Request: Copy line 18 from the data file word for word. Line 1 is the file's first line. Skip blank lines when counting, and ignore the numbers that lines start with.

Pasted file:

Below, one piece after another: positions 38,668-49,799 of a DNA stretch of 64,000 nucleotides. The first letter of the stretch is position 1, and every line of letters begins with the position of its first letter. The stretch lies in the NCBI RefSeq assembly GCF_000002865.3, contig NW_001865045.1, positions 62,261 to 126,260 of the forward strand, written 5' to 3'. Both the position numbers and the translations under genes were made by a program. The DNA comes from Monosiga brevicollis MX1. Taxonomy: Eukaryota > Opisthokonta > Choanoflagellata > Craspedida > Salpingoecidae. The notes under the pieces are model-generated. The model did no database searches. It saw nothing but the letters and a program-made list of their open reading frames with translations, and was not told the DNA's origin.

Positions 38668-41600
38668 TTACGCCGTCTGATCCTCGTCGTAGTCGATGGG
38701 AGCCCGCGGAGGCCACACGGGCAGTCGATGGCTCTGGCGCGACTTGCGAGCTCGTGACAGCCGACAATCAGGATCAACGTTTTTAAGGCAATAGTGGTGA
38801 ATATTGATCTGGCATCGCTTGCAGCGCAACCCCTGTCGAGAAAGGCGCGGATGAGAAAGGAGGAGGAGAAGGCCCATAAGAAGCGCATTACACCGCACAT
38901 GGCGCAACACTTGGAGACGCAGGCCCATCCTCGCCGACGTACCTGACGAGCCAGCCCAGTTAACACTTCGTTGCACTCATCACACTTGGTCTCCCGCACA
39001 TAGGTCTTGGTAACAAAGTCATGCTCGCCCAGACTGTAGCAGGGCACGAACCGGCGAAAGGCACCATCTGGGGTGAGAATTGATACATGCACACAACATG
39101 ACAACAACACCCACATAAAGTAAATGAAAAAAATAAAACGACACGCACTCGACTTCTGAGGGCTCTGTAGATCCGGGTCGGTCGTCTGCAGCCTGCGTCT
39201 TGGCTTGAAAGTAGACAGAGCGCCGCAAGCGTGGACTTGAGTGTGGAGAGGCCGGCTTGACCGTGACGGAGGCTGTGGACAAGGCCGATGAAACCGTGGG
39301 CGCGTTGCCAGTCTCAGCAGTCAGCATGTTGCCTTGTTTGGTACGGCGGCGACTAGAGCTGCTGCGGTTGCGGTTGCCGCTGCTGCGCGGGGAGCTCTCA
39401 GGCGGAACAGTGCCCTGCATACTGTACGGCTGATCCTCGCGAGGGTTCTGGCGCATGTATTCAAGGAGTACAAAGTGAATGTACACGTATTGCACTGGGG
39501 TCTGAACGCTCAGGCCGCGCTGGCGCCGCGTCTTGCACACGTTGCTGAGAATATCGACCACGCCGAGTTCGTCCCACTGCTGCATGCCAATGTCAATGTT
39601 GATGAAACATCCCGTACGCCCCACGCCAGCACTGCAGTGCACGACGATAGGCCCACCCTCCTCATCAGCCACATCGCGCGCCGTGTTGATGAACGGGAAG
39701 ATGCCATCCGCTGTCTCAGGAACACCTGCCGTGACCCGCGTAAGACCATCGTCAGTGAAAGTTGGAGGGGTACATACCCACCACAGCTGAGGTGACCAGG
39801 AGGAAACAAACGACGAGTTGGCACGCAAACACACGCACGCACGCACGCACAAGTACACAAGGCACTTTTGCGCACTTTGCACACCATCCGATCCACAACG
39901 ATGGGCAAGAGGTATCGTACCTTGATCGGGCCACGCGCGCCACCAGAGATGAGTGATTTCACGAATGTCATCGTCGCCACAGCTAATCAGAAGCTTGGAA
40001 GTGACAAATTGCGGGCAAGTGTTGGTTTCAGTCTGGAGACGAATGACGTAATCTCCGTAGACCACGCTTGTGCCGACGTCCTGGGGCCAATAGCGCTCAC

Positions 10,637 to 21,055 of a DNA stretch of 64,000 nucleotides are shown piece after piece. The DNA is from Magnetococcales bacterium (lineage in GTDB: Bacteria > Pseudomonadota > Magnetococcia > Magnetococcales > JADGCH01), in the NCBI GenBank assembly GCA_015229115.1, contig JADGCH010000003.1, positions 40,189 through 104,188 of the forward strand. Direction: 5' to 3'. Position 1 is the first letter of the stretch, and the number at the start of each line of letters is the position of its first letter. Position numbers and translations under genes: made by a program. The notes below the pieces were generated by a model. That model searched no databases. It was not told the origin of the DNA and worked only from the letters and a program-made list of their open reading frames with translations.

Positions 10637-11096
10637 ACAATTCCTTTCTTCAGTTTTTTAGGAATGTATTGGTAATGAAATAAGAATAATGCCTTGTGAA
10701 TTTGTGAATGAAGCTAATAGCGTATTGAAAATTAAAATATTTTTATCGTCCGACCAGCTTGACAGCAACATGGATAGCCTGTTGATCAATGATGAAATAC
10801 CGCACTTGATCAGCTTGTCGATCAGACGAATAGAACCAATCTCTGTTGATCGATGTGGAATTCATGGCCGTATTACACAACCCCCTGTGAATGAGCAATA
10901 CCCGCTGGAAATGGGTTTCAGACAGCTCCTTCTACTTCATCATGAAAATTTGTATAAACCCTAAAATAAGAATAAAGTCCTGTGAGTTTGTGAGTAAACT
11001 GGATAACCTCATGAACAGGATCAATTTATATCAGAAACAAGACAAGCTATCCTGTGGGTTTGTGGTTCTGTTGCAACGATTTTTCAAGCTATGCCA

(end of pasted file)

Positions 10,637 to 21,055 of a DNA stretch of 64,000 nucleotides are shown piece after piece. The DNA is from Magnetococcales bacterium (lineage in GTDB: Bacteria > Pseudomonadota > Magnetococcia > Magnetococcales > JADGCH01), in the NCBI GenBank assembly GCA_015229115.1, contig JADGCH010000003.1, positions 40,189 through 104,188 of the forward strand. Direction: 5' to 3'. Position 1 is the first letter of the stretch, and the number at the start of each line of letters is the position of its first letter. Position numbers and translations under genes: made by a program. The notes below the pieces were generated by a model. That model searched no databases. It was not told the origin of the DNA and worked only from the letters and a program-made list of their open reading frames with translations.